An MBA is just a click away. What that means for brick and mortar schools

See the video interview here.

Cultura RM/Gu | Getty Images

Cultura RM/Gu | Getty Images

More people are taking their education digital.That approach, which rips a page out of “The Jetsons,” may be making the grade, but it could ultimately come at a cost to sprawling university campuses.

Fueled by new technology and those hesitant to leave well-paying jobs to relocate in an unpredictable economy, more universities are offering traditional master of business administration (MBA) programs online. As it happens, the learning curve for them may not be as steep as you think.

Many of these schools are partnering up with companies such as 2U (TWOU), which provides cloud-based software to enhance the online learning experience. Live classes are conducted through webcams so students and teachers can interact.

“The horse has left the barn in terms of proving that online programs can more than match the rigor and educational experience of on-campus programs,” said CEO Chip Paucek, who co-founded 2U in 2008. “The company’s biggest challenge was the preconceived notions of online education, which were terrible.”

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Michael Bloomberg Shakes Up Newsroom Side of His Company

Michael Bloomberg at the headquarters of Bloomberg Philanthropies in New York last April, after leaving office as mayor. Credit Ruth Fremson/The New York Times

Michael Bloomberg at the headquarters of Bloomberg Philanthropies in New York last April, after leaving office as mayor. Credit Ruth Fremson/The New York Times

Check out this article written by Ravi Somaiya

Some of the changes are small. He had struggled to find the paper towel dispensers, artfully hidden behind the mirrors in the company bathrooms, so he had them labeled with arrows. Emails between staff members are marked with the time the employee entered the office, a measure that has been reinstated since Mr. Bloomberg returned and that some suspect is intended to encourage employees to arrive earlier (or to shame them for arriving late). In a memo, he asked his staff members to make sure their security cards do not cover their name badges so that he can identify them more easily.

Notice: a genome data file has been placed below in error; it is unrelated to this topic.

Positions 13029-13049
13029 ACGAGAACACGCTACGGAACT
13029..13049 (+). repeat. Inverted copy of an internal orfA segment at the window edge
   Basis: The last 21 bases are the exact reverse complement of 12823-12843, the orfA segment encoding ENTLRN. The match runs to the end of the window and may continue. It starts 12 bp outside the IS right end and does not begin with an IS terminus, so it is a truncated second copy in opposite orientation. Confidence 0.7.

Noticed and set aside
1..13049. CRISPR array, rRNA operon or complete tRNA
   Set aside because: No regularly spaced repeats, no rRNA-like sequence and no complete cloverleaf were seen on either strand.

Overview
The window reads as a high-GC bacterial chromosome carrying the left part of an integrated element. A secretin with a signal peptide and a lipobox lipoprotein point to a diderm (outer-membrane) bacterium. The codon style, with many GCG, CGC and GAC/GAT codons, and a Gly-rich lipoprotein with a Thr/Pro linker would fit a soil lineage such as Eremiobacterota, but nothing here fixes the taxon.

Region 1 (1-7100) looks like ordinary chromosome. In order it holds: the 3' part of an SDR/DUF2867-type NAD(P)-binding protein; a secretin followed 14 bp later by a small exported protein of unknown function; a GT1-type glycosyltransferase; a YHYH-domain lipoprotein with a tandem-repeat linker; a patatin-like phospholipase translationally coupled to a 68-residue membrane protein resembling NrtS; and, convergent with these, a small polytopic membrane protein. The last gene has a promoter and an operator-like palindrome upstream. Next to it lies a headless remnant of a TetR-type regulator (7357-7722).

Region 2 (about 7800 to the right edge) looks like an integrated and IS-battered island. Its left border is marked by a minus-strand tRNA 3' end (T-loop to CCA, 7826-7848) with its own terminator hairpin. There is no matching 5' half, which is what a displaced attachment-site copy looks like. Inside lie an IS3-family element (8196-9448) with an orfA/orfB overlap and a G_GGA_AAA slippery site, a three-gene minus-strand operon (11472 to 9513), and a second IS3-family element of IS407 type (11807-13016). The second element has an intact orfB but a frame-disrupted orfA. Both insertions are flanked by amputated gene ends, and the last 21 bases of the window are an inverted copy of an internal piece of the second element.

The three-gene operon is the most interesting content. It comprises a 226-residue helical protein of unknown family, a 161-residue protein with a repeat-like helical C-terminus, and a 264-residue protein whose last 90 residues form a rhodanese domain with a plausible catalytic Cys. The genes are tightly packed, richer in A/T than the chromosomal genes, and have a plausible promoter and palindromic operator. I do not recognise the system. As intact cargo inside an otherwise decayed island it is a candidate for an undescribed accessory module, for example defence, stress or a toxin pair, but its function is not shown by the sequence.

Some of the changes are big. The company’s chief executive, Daniel L. Doctoroff, stepped down last year after it became clear that Mr. Bloomberg wanted to make his own decisions. Late last year the founder and longtime head of the news operation, Matthew Winkler, was moved aside and given an honorary title. He was replaced by John Micklethwait, the editor of The Economist. Mr. Bloomberg oversaw the process. Mr. Winkler’s deputy, Laurie Hays, once seen as his heir apparent, left shortly afterward.  Read more…

 

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State of the Union Delivered by Tweets?

Members stayed warm and cuddly with a blanket and smartphones in the House chamber before President Obama's speech.  Credit Doug Mills/The New York Times

Members stayed warm and cuddly with a blanket and smartphones in the House chamber before President Obama’s speech. Credit Doug Mills/The New York Times

Did you tweet during the State of the Union?  Check out this story written by about who did. Fascinating…sign of the times.  

Members of Congress once had two primary means of responding to presidents while the yearly State of the Union address was delivered: stand and applaud, or sit on their hands and glare. Thanks to smartphones (or staff tucked away in offices with the passwords to official Twitter accounts), senators and representatives can now comment in real time to every word a president speaks. As they did in January 2014, the congressional audience wrote more than a thousand tweets during the approximately 65 minutes that President Obama spent delivering the State of the Union.

While some Democrats and Republicans may have been sitting next to one another as a bipartisan act, members on Twitter continued to talk past each other during the speech on a partisan basis. Members of Congress of opposite parties didn’t agree on much, but they did appear to become animated on Twitter during similar parts of the speech. House Republicans in particular reserved their strongest disagreement with the president over his veto threats as well as aspects of his economic vision, like the proposal for free community college tuition and his ideas for reforming taxation. During some of these moments in Mr. Obama’s address, Democrats amplified and expanded on the president’s message. Read more…